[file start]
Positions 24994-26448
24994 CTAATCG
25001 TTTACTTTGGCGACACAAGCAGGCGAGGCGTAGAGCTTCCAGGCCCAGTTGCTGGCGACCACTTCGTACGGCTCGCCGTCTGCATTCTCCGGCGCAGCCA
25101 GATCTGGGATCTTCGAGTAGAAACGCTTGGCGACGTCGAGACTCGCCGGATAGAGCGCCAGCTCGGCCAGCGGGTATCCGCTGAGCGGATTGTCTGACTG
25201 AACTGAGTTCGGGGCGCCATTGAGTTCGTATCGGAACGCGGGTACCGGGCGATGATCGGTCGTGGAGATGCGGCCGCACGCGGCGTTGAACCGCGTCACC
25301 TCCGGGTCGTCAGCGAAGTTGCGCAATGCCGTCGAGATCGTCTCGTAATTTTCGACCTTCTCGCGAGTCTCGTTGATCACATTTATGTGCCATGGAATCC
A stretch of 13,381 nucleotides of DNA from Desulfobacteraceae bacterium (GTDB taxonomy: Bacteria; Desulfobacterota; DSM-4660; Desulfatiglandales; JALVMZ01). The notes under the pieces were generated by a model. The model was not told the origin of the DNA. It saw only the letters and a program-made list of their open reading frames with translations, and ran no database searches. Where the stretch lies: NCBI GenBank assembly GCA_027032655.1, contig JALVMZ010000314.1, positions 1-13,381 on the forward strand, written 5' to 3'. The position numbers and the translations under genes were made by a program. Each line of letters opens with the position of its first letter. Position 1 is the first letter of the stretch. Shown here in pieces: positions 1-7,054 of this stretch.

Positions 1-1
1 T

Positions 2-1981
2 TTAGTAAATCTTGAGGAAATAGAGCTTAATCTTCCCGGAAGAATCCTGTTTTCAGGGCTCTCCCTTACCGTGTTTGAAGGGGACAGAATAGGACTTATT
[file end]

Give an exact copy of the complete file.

Positions 24994-26448
24994 CTAATCG
25001 TTTACTTTGGCGACACAAGCAGGCGAGGCGTAGAGCTTCCAGGCCCAGTTGCTGGCGACCACTTCGTACGGCTCGCCGTCTGCATTCTCCGGCGCAGCCA
25101 GATCTGGGATCTTCGAGTAGAAACGCTTGGCGACGTCGAGACTCGCCGGATAGAGCGCCAGCTCGGCCAGCGGGTATCCGCTGAGCGGATTGTCTGACTG
25201 AACTGAGTTCGGGGCGCCATTGAGTTCGTATCGGAACGCGGGTACCGGGCGATGATCGGTCGTGGAGATGCGGCCGCACGCGGCGTTGAACCGCGTCACC
25301 TCCGGGTCGTCAGCGAAGTTGCGCAATGCCGTCGAGATCGTCTCGTAATTTTCGACCTTCTCGCGAGTCTCGTTGATCACATTTATGTGCCATGGAATCC
A stretch of 13,381 nucleotides of DNA from Desulfobacteraceae bacterium (GTDB taxonomy: Bacteria; Desulfobacterota; DSM-4660; Desulfatiglandales; JALVMZ01). The notes under the pieces were generated by a model. The model was not told the origin of the DNA. It saw only the letters and a program-made list of their open reading frames with translations, and ran no database searches. Where the stretch lies: NCBI GenBank assembly GCA_027032655.1, contig JALVMZ010000314.1, positions 1-13,381 on the forward strand, written 5' to 3'. The position numbers and the translations under genes were made by a program. Each line of letters opens with the position of its first letter. Position 1 is the first letter of the stretch. Shown here in pieces: positions 1-7,054 of this stretch.

Positions 1-1
1 T

Positions 2-1981
2 TTAGTAAATCTTGAGGAAATAGAGCTTAATCTTCCCGGAAGAATCCTGTTTTCAGGGCTCTCCCTTACCGTGTTTGAAGGGGACAGAATAGGACTTATT